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Bulgarian Spa Treatments

As the rain, fog and cold, dull weather continues, the lure of the summer sun makes us flick through our holiday brochures and plan ahead and this year with a recession raging in the West, a holiday to Bulgaria is a cost effective solution to getting away, but saving money in the process. However, if you were hoping for something a little more luxurious than a summer burn on the beach consider taking time out on a spa holiday. You can either book straight into one of the Black Sea’s leading spa hotels or go there on a day to day basis to take advantage of the treatments on offer. We take a look at some of the therapies on offer and explain how they could be of benefit to you.

 

 

Galvanic Baths

Not an attractive name for a spa treatment but do not be put off by this. A galvanic bath is a type of electrotherapy involving electric currents passed through a warm bath. The current passes through your body and is useful for treating degenerative diseases arthritis and joint problems. The treatment substantially alleviates pain and improves the circulation and whilst the notion of electricity and water may scare you, rest assured that this method of treatment, which originated in Canada, has been well researched and tested and will not endanger you life in any way.

Mineral Water Baths

Mineral water has played a part in natural health therapies for centuries and Bulgaria has an abundance of natural mineral springs, which many hotels use in their treatments. Guaranteed to give you a healthy glow, mineral baths do more for your outward appearance than miracle creams or botox. The reason for the success of this treatment lies in the fact that mineral water is made up of more than double the amount of chloride and silica than ordinary water; these two components help rejuvenate your hair, skin and bones as well as preventing skin disorders and swelling. Many Bulgarian hotels have mineral water swimming pools, which you can enjoy with the whole family; others will immerse you in a warm bath or wrap you in mineral water soaked towels. Whatever the method used, the water will relieve pain including frequent cramp and also promotes a feeling of relaxation and restfulness. Cold mineral baths may seem like torture at first, but they are excellent for relieving inflammation and fevers.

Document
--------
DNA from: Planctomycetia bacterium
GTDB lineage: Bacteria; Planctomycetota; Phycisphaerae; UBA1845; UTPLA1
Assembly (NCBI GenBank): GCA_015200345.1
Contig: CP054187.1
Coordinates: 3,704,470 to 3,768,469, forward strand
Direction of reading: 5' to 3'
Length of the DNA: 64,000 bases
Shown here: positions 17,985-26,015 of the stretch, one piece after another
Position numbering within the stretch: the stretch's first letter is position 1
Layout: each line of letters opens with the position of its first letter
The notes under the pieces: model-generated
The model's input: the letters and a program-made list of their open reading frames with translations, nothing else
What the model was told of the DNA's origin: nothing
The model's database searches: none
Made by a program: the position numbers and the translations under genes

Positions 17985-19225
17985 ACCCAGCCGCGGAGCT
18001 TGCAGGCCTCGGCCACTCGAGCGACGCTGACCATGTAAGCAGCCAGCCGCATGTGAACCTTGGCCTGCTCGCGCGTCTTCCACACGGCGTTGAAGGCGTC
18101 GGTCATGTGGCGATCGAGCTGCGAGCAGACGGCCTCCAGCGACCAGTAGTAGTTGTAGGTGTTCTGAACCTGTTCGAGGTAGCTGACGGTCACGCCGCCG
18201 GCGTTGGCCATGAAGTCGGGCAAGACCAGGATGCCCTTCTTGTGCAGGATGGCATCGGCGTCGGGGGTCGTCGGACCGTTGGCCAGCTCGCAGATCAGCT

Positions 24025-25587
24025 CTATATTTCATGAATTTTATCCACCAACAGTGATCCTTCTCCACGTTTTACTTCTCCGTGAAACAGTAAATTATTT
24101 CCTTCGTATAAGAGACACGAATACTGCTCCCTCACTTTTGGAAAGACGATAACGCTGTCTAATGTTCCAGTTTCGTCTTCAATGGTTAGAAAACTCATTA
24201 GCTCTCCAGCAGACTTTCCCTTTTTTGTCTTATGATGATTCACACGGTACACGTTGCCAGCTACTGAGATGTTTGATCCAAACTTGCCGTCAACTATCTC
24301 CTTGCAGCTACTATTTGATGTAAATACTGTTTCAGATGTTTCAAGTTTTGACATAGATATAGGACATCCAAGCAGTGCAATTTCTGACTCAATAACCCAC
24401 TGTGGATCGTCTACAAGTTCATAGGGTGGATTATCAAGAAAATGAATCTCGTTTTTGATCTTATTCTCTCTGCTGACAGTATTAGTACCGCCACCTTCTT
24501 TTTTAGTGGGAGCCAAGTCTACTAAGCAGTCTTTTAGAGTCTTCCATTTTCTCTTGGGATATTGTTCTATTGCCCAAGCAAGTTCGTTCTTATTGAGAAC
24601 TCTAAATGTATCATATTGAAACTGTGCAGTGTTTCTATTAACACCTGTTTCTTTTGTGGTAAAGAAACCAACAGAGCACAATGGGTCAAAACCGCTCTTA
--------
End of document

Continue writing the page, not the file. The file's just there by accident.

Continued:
Shirodhara

This is a form of Indian Ayurvedic treatment, which involves the gentle pouring of liquid over the forehead to stimulate what ancient Indians called the third eye. A variety of liquids can be used according to the ailment being treated and they include oil, milk, buttermilk and coconut water. This therapy is excellent for treating diseases of the eye, premature greyness, sinusitis, memory loss, allergic rhinitis, neurological disorders, insomnia, hearing disorders, vertigo and psoriasis. It is also a great way to relax.

Mud Baths and Wraps

In areas like Bulgaria where there are abundant mineral springs, the mud from hot water springs combines with volcanic ash in the ground to create a rich, natural healing treatment not found in expensive creams or painkillers. They are particularly good for relieving arthritis as well as for smoothing the skin, relieving inflammation and aches around the joints. Some hotels apply mud to the body in wraps, with the aim of slimming and toning the body, relaxing the muscles and rehydrating the skin. The mud is an excellent way to flush out toxins and leave the skin firm, cleanse open pores and ease water retention. Mud wraps are a little like mummification; mud is skillfully applied all over your body and then you are wrapped in special bandages.